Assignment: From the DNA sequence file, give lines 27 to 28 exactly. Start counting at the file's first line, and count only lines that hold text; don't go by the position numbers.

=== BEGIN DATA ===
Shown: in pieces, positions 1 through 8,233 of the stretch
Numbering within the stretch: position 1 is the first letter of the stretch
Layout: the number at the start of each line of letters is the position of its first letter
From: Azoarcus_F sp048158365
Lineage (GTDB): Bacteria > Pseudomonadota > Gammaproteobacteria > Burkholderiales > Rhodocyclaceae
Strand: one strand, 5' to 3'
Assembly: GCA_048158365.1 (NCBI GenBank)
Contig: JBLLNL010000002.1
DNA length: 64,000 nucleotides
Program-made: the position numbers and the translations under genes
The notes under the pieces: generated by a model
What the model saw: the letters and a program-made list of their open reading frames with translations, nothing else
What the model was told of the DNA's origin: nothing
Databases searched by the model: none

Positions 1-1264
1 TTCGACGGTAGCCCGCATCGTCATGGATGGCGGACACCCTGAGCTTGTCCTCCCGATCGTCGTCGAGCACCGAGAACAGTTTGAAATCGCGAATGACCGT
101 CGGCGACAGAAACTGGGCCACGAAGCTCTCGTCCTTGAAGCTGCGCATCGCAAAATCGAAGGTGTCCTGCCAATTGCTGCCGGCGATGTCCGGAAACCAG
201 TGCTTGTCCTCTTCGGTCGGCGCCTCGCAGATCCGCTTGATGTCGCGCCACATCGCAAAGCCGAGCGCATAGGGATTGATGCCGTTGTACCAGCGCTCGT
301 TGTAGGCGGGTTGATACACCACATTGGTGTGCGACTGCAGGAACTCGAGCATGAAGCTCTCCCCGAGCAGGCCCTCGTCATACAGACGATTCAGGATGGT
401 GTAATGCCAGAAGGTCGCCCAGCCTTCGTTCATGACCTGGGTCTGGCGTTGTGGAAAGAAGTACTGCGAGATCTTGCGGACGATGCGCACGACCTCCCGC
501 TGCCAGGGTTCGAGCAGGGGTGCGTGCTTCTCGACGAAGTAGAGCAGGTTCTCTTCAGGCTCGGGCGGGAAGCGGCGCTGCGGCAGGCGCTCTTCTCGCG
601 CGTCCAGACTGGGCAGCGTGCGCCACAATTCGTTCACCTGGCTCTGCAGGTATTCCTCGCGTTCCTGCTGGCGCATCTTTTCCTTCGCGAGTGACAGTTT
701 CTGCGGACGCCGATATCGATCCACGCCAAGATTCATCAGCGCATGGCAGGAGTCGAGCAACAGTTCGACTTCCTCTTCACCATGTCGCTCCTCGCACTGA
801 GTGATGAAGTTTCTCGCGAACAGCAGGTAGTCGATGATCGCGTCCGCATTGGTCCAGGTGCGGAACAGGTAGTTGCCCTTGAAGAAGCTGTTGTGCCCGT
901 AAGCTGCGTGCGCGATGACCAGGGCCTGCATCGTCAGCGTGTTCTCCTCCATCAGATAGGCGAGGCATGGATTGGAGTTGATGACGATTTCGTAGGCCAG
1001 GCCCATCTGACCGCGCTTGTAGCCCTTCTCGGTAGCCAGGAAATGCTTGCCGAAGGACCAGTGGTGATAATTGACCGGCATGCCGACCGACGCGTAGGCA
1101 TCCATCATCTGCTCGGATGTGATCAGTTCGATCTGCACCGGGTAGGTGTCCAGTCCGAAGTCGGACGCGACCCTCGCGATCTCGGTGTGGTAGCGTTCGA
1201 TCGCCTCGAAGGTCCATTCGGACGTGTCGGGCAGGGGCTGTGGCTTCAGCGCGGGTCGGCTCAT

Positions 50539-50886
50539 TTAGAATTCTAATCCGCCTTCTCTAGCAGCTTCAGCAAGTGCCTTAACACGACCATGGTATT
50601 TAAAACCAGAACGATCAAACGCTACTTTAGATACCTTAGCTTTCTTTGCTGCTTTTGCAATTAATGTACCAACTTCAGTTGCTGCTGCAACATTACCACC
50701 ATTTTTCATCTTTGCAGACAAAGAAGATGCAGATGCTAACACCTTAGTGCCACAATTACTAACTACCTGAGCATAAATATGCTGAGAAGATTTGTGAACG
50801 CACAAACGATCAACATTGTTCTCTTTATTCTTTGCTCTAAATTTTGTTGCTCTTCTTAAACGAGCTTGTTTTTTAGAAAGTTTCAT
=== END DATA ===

1101 TCCATCATCTGCTCGGATGTGATCAGTTCGATCTGCACCGGGTAGGTGTCCAGTCCGAAGTCGGACGCGACCCTCGCGATCTCGGTGTGGTAGCGTTCGA
1201 TCGCCTCGAAGGTCCATTCGGACGTGTCGGGCAGGGGCTGTGGCTTCAGCGCGGGTCGGCTCAT